Last time, we demonstrated that notwithstanding the frequently heard claim that seeking review of a Rule 23 (unpublished) decision from the Appellate Court is a hopeless task, anywhere from ten to forty percent of the Court’s civil docket has consisted of Rule 23 orders for the past thirty years. So what about criminal cases?
It turns out publication is nearly irrelevant to assessing a criminal decision’s chances of getting Supreme Court review. In 1990, 44.93% of the criminal docket was unpublished below. From 1991 to 2003, the unpublished share was over half every year, reaching a high of 77.78% in 1998. Beginning in 2004, the unpublished share of the docket dropped to between thirty and forty percent, but it was between forty and fifty percent from 2007 to 2010. In 2011, 54.17% of the Court’s criminal docket was unpublished below. In 2013, 2014, 2016, 2017, 2018 and so far in 2020, the unpublished share of the criminal docket was between thirty and forty percent. Only 2019 was a true outlier, as the unpublished share of the docket dropped to 19.05% – a thirty-year low.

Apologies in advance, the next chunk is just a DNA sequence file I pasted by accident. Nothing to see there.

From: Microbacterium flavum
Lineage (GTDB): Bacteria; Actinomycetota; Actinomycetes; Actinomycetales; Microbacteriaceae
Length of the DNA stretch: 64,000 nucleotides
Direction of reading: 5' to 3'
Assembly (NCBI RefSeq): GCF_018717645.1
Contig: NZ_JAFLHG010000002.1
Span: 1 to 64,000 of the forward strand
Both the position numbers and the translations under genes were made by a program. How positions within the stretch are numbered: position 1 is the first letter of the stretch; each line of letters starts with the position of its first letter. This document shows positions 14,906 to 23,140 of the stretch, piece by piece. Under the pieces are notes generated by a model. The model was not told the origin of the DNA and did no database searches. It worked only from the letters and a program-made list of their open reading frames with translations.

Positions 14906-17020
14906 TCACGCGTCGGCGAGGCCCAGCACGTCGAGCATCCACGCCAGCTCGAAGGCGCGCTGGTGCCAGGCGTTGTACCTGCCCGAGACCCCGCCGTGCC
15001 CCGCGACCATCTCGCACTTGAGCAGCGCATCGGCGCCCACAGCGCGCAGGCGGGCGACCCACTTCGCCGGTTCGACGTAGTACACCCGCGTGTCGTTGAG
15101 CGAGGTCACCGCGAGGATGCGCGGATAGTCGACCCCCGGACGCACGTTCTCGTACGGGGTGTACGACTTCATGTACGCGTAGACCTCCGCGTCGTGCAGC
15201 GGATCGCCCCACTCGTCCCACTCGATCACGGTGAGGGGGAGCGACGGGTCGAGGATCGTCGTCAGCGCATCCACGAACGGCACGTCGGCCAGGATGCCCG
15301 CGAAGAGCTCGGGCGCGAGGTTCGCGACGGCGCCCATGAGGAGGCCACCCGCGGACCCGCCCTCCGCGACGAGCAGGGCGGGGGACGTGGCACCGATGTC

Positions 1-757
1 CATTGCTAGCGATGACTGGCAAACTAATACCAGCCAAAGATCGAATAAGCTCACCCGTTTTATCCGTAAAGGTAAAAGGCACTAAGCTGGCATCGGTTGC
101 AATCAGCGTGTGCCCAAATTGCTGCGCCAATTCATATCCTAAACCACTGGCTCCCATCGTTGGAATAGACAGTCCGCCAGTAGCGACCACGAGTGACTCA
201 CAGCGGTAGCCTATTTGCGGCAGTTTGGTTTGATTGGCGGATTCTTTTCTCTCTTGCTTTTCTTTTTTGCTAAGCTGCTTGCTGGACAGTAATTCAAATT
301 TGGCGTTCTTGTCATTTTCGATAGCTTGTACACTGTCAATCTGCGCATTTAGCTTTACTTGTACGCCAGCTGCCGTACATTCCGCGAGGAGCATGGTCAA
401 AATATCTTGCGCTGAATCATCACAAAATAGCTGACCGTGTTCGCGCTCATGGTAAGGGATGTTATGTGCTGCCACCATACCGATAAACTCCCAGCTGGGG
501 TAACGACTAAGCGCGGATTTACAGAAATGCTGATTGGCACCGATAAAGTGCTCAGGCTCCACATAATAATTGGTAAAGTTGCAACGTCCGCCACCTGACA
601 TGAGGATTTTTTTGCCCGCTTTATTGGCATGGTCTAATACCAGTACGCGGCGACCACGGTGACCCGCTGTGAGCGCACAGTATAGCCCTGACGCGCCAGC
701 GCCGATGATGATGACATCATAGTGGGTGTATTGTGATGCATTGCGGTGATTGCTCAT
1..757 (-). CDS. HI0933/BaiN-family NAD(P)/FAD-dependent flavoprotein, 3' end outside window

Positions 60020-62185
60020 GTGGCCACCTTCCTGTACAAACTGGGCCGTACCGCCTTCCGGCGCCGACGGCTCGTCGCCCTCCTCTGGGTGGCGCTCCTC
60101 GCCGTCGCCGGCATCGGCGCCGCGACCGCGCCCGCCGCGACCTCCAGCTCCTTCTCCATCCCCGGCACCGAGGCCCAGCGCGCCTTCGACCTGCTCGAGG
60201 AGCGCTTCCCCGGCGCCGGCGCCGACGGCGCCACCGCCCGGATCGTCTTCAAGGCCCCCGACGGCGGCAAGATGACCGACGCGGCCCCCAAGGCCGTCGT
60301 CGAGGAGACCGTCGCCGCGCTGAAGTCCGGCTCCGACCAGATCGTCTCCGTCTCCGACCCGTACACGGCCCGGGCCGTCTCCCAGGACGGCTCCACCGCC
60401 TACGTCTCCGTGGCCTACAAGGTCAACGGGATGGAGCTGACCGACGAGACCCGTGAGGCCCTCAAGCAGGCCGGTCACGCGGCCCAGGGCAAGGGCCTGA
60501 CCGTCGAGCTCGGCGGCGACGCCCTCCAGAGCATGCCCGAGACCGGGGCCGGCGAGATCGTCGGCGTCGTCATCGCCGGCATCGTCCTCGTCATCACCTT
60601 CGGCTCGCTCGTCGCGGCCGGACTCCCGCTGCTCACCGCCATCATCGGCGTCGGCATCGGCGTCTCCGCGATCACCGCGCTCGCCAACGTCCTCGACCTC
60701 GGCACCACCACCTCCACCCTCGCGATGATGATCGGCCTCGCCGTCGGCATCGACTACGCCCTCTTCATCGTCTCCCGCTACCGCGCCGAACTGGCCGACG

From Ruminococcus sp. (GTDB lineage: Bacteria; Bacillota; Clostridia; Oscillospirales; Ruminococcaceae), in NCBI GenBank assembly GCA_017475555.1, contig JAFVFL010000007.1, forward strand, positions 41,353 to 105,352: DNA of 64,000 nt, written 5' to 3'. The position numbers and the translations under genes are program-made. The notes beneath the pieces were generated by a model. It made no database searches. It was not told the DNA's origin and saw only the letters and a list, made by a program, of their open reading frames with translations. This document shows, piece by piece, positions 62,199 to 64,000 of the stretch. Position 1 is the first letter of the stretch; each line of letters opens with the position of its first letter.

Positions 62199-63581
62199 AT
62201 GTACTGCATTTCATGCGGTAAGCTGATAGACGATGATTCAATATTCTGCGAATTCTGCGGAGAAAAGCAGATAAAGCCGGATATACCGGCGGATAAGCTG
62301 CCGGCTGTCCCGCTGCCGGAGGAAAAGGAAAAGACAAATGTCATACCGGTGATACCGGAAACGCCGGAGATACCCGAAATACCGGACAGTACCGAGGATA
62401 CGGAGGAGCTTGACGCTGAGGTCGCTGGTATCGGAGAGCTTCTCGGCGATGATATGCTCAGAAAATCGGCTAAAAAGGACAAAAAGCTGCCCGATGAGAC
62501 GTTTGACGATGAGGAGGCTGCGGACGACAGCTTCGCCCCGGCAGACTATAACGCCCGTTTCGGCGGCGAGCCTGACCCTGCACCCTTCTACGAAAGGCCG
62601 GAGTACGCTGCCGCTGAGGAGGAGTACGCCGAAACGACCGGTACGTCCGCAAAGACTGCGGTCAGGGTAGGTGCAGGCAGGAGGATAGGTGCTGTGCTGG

So bottom line: is it more challenging to persuade the Supreme Court to review a Rule 23 order? At least in civil cases, on balance, yes. But is it impossible? Not by a long shot.
Image courtesy of Pixabay by Goodfreephotos (no changes).